Detroit to lay off 164 firefighters

6:01 AM, Jun 26, 2012   |    comments
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DETROIT, MI -- As Detroit continues to work through its financial difficulties, the city will lay off 164 firefighters by the end of July, Detroit Mayor Dave Bing's office announced Monday.

The layoffs could be temporary, as the city hopes to secure a federal grant that would restore the jobs of 108 firefighters. Still, there is no guarantee the city will be awarded the grant, Detroit Fire Commissioner Donald Austin said during budget talks this spring.

"Since I became mayor, I've made public safety my top priority, and I've said I would protect the jobs of police and firefighters, but fiscal realities have made this untenable," Bing said in a statement. "With my administration continuing to work to fiscally stabilize the city and with recent cuts to the city's budget, we're announcing the layoffs of 164 Detroit Fire Departmentfirefighters by the end of July."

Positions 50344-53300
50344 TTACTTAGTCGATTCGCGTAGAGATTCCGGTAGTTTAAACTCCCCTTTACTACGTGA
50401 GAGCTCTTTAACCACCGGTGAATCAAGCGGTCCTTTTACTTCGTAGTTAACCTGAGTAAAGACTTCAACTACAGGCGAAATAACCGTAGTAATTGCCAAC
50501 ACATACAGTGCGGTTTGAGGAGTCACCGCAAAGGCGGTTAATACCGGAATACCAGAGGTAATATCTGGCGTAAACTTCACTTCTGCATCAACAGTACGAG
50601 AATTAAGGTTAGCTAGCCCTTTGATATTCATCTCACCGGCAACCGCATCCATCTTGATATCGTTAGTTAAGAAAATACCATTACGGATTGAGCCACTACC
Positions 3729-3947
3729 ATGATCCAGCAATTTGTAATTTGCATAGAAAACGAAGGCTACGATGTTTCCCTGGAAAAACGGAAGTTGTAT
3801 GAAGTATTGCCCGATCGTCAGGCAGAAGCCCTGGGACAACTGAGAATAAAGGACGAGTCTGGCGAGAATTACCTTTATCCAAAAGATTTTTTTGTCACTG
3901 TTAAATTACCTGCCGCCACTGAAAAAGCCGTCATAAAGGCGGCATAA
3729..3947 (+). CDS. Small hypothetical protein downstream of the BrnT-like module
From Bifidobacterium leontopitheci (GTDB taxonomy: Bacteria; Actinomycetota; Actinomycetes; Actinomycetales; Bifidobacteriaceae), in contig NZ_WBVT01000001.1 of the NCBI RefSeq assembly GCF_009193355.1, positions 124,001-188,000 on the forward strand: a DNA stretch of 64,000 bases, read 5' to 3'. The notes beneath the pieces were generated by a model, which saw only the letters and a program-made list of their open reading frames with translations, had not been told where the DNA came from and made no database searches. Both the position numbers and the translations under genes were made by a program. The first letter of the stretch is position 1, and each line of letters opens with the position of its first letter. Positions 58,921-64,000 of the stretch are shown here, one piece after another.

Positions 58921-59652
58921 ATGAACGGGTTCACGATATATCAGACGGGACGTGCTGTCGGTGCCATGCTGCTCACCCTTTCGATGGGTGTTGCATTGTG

Bing said he hopes that many, if not most, of the remaining 56 firefighters who will lose their jobs will be recalled as the fire department loses others through retirement and attrition. The layoffs represent nearly 19 percent of the fire department's 881 sworn firefighters. There are also 248 EMS technicians.

Dan McNamara, president of the Detroit Fire Fighters Association, called the layoffs disastrous and said the action will force 16 fire companies throughout the city to close.

"For as long as we've been fighting fires in the city of Detroit, we have guaranteed that if you call us, we will come," McNamara said in statement. "If these cuts remain, there will be times when we won't have the necessary resources to respond. ... We have a disaster waiting to happen that will likely result in not only the loss of property, but potentially the loss of lives."

McNamara said Bing is calling for $23 million in cuts from the department, cuts that "will put its fire department and its residents at great risk -- increasing response times and further taxing an already greatly reduced workforce."

In his statement, Bing said Austin and his staff have developed a plan to maintain the highest levels of fire service by:

• Deploying engines from adjacent sectors and using newly installed GPS systems in the engines and rigs to best dispatch fire department personnel.

•Conducting thorough risks/gain analysis of interior versus exterior fire suppression.

•Continuing community fire prevention education.

"Laying off any of our courageous and dedicated public safety personnel is the last thing I want to do at this point, but I have to face this hard reality," Bing said.

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